Terrorism Insurance; Federal Government Has a Role

The Washington Times (Washington, DC), July 12, 2005 | Go to article overview

Terrorism Insurance; Federal Government Has a Role


Byline: Ernie Csiszar, SPECIAL TO THE WASHINGTON TIMES

The threat of terrorist attacks on the homeland won't go away when democracies are established in Afghanistan and Iraq, or when a Middle East peace accord is signed. Like it or not, the threat of terrorism is with us for the long-term.

The recent attack in London serves as a reminder that our enemies are still cunning, committed and capable of carrying out senseless acts of terrorism at home and abroad. Despite enhanced security measures put in place since September 11, the freedoms we take for granted make America vulnerable to future attacks. The fact remains that such attacks are the biggest threat to our economy and are completely unpredictable - making them virtually impossible to insure.

The federal government has taken several important steps to both prevent future attacks and to mitigate the potential devastating damage such attacks can have on individual businesses and the nation's economy. A new cabinet-level federal agency - the Department of Homeland Security - was formed, intelligence gathering was consolidated and our military attacked the terrorists where they live.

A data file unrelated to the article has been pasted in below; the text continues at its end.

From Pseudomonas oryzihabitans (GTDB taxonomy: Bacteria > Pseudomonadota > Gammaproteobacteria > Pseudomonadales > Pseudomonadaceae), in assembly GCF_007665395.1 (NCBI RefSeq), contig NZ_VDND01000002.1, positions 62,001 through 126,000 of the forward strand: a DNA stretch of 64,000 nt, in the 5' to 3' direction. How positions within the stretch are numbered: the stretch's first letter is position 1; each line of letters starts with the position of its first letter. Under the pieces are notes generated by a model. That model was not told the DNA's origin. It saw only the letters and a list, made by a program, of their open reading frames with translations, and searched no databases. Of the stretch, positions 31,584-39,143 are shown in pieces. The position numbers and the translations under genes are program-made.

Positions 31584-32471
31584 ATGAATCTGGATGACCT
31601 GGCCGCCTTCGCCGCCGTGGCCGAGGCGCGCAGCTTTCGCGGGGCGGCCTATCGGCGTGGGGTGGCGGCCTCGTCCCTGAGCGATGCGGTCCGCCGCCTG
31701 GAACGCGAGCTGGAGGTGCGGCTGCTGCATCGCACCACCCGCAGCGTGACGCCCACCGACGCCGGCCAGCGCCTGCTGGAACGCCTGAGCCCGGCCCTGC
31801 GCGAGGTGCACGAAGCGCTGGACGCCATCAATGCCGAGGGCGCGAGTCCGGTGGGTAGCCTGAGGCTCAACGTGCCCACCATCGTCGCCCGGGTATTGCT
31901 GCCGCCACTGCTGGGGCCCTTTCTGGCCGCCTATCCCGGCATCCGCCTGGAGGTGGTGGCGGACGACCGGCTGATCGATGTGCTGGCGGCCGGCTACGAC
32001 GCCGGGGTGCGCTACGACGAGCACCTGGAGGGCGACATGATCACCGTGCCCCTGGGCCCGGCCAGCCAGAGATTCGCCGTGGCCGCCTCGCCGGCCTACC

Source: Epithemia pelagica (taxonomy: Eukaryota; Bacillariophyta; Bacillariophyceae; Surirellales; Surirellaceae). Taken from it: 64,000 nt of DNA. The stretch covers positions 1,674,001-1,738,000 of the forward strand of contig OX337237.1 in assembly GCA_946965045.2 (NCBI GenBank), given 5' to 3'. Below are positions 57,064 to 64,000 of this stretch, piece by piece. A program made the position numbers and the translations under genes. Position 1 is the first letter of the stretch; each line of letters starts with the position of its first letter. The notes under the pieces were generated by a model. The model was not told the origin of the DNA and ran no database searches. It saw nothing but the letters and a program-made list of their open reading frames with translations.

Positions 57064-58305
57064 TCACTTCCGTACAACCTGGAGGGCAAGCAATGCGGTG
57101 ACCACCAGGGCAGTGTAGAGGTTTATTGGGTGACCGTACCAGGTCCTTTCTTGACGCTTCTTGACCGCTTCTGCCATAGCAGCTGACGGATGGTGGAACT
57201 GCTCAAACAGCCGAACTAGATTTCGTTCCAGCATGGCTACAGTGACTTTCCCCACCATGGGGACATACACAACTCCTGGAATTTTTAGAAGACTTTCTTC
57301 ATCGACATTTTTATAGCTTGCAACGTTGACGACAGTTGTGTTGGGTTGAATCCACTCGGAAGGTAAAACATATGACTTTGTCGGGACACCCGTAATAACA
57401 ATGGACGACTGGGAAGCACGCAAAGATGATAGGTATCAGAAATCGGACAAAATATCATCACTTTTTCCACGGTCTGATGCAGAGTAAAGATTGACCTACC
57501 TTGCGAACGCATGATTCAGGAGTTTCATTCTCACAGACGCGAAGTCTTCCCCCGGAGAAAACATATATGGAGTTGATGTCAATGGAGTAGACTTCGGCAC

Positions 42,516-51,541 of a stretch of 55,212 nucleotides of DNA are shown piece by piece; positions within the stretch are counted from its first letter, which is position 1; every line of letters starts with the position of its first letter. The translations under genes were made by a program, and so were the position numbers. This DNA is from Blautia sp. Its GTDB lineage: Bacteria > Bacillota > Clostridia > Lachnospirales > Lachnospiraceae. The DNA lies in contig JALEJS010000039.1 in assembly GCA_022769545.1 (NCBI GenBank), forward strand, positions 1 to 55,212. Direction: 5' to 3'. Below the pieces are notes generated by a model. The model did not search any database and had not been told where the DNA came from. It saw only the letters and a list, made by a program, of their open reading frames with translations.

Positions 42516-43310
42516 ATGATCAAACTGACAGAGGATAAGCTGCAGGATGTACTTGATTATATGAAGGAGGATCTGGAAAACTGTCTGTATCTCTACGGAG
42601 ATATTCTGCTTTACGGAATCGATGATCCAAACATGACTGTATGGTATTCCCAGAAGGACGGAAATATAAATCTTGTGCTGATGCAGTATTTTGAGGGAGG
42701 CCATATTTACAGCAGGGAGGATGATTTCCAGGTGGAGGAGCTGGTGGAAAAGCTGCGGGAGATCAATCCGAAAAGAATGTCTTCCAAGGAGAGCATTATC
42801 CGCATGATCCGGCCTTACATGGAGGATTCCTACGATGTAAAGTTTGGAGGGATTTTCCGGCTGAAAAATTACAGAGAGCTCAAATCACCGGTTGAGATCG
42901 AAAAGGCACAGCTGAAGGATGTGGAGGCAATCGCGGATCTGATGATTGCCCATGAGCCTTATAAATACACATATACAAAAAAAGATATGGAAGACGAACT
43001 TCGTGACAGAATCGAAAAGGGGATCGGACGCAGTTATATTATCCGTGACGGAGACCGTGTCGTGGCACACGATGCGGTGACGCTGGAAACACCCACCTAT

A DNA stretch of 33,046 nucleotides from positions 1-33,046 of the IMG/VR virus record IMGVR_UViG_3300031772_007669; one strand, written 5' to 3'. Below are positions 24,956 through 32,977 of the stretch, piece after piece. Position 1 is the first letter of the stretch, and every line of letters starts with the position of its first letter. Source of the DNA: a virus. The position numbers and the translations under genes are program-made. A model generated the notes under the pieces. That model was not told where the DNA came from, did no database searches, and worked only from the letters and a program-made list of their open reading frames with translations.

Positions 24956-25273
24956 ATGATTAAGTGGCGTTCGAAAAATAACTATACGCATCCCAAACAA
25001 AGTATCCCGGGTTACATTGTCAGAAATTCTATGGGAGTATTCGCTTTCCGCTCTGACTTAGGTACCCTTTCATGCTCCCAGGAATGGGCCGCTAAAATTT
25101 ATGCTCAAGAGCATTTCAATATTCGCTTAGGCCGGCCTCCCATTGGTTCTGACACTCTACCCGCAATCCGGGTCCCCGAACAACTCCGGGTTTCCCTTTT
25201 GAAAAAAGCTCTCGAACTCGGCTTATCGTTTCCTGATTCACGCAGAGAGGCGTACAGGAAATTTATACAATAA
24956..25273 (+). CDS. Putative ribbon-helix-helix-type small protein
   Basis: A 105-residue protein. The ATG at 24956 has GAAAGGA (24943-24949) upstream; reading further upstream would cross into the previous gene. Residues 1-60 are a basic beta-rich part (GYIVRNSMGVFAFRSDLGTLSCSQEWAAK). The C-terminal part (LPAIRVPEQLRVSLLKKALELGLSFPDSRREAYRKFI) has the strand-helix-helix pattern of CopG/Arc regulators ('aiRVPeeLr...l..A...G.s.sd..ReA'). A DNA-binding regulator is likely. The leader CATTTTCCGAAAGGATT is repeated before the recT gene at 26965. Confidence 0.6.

On the economic front, Congress enacted the Terrorism Risk Insurance Act (TRIA) in 2002 to help ensure that terrorism coverage was available to those businesses that want and need it. TRIA put in place a three-year financial backstop that provides a degree of certainty about the maximum losses that any individual insurer would pay as a result of a terrorist attack. This certainty has helped foster what private market there is for terrorism insurance.

TRIA's looming expiration date of Dec. 31 - combined with the recently released Treasury Department report that recommends that the current program not be extended and that the federal government's role in insuring terrorism risks be reduced - puts into focus the options Congress faces on this complex and critical issue. Congress must decide whether to allow TRIA to expire and let the private insurance market assume the entire financial risk of future terrorist attacks or replace TRIA with a long-term program that shifts more responsibility to the private sector.

The Treasury Department report clearly recognizes the need for an ongoing federal role in the terrorism insurance arena and acknowledges the successes of TRIA in ensuring market stability, availability of coverage and economic growth since the September 11 tragedy. More importantly, the Treasury report reinforces the fact that it is impossible for anyone - insurers or government agencies - to predict the size, location or frequency of terrorist attacks. …

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